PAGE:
David spares Saul again then lives with the Philistines, who then attack Israel but refuse David’s help; in desperation, Saul consults a witch for help but gets no good news; and a psalm: 1 Samuel 26–27:7; 1 Chronicles 12:1–7; 1 Samuel 27:8–29:11; 1 Chronicles 12:19; Psalm 56
There were several sides to David: god-fearing, a tactical genius, and ruthless.
David was this upright man who refused to kill Saul because he was the Lord’s anointed one. The logic is obvious: if God has made someone king, then deposing him would be going against God. There was no need to rush things since God would give David the throne when He was ready:
1 Samuel 26:9-11 … Don’t kill him. For who can remain innocent after attacking the Lord’s anointed one? Surely the Lord will strike Saul down someday, or he will die of old age or in battle. The Lord forbid that I should kill the one he has anointed!
This was the same man who was capable of tactical retreat: he took his 600 mighty warriors out of Israel for fear that Saul would, one day, catch up with him and kill him:
1 Samuel 26:27 Someday Saul is going to get me. The best thing I can do is escape to the Philistines. Then Saul will stop hunting for me in Israelite territory, and I will finally be safe.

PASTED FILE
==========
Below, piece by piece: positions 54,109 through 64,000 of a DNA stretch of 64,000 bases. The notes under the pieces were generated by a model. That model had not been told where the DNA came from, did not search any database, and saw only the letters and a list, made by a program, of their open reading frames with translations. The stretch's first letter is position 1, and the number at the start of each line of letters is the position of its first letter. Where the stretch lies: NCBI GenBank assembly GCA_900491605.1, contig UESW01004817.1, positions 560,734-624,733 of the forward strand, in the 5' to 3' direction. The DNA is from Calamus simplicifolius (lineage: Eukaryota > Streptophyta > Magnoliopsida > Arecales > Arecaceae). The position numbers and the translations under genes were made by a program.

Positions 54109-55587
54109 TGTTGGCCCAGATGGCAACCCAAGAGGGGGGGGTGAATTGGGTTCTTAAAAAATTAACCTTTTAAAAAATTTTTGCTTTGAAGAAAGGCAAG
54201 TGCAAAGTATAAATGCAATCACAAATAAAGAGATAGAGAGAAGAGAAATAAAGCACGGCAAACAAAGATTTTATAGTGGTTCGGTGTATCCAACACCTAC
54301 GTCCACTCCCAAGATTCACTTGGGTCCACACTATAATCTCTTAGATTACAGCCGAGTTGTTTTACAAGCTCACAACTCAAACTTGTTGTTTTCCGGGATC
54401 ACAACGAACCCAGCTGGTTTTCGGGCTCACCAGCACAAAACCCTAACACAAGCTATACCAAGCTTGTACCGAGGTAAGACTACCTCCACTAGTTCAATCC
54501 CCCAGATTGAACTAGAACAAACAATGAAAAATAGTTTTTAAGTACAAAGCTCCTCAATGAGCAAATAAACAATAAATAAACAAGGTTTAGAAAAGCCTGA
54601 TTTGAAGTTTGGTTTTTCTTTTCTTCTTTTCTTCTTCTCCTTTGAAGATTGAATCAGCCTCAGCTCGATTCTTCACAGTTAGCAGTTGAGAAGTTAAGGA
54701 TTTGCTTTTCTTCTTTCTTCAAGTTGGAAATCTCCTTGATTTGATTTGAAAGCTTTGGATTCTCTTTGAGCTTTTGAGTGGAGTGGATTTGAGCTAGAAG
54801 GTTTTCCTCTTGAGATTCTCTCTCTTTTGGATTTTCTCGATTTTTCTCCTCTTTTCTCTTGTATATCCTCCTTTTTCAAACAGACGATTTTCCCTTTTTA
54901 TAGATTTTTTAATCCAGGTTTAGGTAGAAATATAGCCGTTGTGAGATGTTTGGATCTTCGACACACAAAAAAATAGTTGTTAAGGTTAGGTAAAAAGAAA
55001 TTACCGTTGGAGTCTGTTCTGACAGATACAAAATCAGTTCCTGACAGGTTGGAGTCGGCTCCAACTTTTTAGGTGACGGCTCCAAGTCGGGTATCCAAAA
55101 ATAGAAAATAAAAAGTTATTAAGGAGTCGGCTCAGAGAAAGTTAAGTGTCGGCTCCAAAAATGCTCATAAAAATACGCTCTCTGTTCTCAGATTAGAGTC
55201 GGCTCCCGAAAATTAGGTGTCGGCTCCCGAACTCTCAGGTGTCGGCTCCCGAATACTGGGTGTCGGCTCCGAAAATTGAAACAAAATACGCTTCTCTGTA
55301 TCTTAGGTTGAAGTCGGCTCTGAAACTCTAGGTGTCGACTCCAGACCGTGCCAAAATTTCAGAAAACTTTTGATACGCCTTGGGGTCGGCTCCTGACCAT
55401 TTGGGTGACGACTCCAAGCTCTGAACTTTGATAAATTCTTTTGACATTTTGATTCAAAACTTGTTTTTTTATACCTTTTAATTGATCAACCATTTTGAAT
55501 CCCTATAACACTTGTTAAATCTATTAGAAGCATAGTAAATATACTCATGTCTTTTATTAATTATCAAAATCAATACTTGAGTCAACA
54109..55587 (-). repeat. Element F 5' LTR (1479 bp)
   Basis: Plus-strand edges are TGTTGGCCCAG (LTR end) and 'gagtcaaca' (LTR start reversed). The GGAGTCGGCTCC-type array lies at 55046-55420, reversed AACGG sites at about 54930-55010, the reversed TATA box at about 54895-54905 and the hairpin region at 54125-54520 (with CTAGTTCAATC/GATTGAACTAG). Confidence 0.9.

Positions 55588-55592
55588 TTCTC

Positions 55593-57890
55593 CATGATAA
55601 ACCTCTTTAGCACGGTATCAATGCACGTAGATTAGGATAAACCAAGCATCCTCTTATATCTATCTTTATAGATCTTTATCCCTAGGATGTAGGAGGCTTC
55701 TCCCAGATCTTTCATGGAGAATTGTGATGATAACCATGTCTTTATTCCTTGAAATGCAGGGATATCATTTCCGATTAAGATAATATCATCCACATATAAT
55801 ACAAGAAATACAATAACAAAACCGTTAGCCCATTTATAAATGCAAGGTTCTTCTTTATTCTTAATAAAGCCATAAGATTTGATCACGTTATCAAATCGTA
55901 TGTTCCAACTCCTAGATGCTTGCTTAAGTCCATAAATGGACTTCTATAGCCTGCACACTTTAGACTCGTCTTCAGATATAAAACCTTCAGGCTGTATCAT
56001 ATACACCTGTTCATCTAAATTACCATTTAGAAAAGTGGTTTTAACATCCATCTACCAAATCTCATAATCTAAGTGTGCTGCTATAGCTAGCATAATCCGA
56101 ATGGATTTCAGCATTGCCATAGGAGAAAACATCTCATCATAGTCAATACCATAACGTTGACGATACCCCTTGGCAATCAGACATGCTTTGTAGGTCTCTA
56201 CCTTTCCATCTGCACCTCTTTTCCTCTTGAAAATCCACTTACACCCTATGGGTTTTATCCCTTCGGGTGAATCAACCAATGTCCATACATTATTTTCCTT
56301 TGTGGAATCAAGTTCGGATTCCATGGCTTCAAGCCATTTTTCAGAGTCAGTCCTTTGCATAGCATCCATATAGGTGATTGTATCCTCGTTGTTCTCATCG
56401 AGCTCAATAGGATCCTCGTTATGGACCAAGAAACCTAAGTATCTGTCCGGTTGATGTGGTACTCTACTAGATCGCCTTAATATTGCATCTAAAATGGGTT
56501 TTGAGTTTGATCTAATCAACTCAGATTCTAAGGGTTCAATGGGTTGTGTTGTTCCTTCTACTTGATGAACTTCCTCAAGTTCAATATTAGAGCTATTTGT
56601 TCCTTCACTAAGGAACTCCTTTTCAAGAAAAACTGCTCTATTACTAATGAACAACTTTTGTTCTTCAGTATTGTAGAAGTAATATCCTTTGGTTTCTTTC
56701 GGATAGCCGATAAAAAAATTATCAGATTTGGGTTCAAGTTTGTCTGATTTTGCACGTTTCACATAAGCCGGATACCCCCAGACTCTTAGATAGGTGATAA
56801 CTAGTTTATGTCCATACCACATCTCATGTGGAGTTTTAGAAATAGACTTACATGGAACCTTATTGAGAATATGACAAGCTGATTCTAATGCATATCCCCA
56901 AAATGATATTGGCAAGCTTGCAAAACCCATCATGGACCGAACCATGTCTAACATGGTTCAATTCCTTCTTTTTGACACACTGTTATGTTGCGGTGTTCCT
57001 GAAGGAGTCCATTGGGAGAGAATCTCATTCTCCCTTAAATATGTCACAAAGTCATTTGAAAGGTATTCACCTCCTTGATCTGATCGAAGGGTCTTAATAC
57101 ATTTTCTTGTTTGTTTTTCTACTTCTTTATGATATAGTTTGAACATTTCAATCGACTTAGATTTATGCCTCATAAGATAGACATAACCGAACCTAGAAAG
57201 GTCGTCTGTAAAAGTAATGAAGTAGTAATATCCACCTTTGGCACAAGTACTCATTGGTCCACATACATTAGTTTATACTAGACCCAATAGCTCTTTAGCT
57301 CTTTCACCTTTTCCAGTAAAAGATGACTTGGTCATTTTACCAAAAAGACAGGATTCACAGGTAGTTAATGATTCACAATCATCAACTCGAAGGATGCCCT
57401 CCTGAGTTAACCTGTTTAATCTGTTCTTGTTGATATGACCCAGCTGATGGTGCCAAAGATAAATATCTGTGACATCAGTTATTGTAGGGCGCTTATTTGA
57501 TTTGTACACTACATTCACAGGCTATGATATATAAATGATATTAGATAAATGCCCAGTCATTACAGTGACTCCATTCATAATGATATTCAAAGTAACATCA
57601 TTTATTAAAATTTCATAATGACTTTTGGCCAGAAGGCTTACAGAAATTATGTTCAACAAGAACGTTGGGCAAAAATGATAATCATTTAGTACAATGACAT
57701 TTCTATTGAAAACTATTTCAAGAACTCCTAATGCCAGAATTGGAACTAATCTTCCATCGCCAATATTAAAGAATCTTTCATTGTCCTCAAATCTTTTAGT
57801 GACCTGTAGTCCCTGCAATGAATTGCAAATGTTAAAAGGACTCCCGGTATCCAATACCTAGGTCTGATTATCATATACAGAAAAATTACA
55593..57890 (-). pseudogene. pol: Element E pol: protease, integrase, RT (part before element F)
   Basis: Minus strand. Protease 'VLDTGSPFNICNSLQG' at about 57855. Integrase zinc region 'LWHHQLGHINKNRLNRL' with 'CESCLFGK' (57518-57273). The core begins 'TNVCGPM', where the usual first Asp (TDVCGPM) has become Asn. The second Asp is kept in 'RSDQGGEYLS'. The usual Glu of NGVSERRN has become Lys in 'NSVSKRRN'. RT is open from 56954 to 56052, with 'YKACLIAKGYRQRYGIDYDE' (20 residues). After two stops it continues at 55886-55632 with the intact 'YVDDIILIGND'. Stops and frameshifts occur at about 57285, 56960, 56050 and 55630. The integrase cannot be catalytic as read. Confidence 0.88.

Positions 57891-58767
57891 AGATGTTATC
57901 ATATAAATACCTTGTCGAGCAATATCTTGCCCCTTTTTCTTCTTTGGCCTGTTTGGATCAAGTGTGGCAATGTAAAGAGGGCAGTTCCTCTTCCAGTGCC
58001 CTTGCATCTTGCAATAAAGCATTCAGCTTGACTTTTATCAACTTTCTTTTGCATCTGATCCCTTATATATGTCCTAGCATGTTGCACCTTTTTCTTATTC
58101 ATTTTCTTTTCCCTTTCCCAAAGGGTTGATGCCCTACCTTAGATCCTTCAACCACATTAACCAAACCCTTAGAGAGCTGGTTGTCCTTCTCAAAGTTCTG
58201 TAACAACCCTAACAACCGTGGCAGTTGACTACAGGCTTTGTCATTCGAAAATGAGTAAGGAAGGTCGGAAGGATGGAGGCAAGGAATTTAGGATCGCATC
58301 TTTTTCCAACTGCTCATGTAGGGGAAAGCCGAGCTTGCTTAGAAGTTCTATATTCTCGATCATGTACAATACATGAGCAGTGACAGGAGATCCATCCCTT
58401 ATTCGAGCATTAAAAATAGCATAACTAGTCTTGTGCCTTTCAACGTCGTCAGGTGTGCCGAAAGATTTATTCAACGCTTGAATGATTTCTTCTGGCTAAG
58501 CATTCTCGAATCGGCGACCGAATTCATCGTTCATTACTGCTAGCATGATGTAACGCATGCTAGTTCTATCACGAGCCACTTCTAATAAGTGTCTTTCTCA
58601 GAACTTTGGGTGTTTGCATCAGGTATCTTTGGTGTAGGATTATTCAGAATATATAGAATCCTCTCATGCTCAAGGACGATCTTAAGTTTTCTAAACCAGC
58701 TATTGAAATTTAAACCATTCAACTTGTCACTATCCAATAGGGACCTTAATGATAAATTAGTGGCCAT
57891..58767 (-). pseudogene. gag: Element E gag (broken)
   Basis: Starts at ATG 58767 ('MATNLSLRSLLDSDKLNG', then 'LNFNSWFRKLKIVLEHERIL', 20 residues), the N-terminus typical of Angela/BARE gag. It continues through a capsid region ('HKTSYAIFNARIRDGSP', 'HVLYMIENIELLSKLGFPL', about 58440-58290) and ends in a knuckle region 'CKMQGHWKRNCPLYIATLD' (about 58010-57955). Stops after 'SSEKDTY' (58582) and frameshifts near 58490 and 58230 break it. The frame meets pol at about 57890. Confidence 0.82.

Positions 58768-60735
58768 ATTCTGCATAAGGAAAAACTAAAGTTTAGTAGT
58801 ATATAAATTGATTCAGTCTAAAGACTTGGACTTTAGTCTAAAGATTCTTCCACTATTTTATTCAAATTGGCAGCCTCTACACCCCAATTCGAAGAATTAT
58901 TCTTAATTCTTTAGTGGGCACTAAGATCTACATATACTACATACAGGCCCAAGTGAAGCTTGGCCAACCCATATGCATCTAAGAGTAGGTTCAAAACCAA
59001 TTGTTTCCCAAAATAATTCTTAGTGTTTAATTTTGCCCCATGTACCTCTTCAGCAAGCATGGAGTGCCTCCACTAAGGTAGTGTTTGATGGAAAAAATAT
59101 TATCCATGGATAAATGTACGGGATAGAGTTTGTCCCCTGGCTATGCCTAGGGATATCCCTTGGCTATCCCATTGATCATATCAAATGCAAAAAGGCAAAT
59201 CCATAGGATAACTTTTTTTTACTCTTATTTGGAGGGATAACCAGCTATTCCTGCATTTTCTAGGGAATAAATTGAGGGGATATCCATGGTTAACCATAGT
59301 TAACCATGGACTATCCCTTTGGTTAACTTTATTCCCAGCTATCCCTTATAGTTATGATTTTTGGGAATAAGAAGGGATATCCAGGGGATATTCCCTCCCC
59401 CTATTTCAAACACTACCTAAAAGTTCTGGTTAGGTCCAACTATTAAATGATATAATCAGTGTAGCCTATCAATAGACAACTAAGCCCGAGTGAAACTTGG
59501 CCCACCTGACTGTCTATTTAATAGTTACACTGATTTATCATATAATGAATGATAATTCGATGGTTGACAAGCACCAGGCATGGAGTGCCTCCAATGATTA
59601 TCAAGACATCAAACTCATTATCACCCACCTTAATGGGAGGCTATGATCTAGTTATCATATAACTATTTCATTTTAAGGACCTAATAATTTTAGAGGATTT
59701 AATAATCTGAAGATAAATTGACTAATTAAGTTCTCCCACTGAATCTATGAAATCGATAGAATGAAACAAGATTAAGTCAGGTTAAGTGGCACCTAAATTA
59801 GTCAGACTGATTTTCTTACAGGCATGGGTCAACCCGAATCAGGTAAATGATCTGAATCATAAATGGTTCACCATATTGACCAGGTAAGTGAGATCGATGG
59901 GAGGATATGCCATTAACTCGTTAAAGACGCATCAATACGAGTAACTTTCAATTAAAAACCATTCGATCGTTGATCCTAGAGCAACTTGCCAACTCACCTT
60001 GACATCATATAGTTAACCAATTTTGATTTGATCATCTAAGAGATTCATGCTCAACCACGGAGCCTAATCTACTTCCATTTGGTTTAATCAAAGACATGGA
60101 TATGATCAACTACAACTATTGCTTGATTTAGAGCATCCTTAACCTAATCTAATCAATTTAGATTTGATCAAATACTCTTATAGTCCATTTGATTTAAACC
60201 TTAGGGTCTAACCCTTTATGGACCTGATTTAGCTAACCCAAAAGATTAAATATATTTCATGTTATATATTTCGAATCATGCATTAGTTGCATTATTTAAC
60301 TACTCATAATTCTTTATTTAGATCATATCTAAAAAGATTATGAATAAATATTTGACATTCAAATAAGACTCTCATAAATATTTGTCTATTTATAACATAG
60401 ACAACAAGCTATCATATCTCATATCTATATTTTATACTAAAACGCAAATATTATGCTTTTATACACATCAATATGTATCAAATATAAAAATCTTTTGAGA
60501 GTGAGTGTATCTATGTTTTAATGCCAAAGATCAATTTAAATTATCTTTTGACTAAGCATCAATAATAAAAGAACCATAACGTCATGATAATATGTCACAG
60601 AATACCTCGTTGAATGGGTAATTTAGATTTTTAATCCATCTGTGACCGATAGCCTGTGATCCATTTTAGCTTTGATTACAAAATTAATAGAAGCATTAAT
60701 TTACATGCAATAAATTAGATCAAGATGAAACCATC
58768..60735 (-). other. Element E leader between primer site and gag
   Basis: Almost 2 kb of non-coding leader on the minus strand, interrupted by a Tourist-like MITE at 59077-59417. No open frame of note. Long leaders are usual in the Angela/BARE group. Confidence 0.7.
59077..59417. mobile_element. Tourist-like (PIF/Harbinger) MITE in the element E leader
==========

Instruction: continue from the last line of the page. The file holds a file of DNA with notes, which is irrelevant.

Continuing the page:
But what does a leader of 600 seasoned fighting men and their families do? Sit around for a year?
The other, ruthless side of David came out:
1 Samuel 27:8-9 David and his men spent their time raiding the Geshurites, the Girzites, and the Amalekites—people who had lived near Shur, toward the land of Egypt, since ancient times. David did not leave one person alive in the villages he attacked. He took the sheep, goats, cattle, donkeys, camels, and clothing before returning home to see King Achish.
And he was wily enough to keep the truth from King Achish: David told him he’d been raiding his own people in Israel, even Judah itself (David’s own tribe):
1 Samuel 27:11-12 No one was left alive to come to Gath and tell where he had really been. This happened again and again while he was living among the Philistines. Achish believed David and thought to himself, ‘By now the people of Israel must hate him bitterly. Now he will have to stay here and serve me forever!’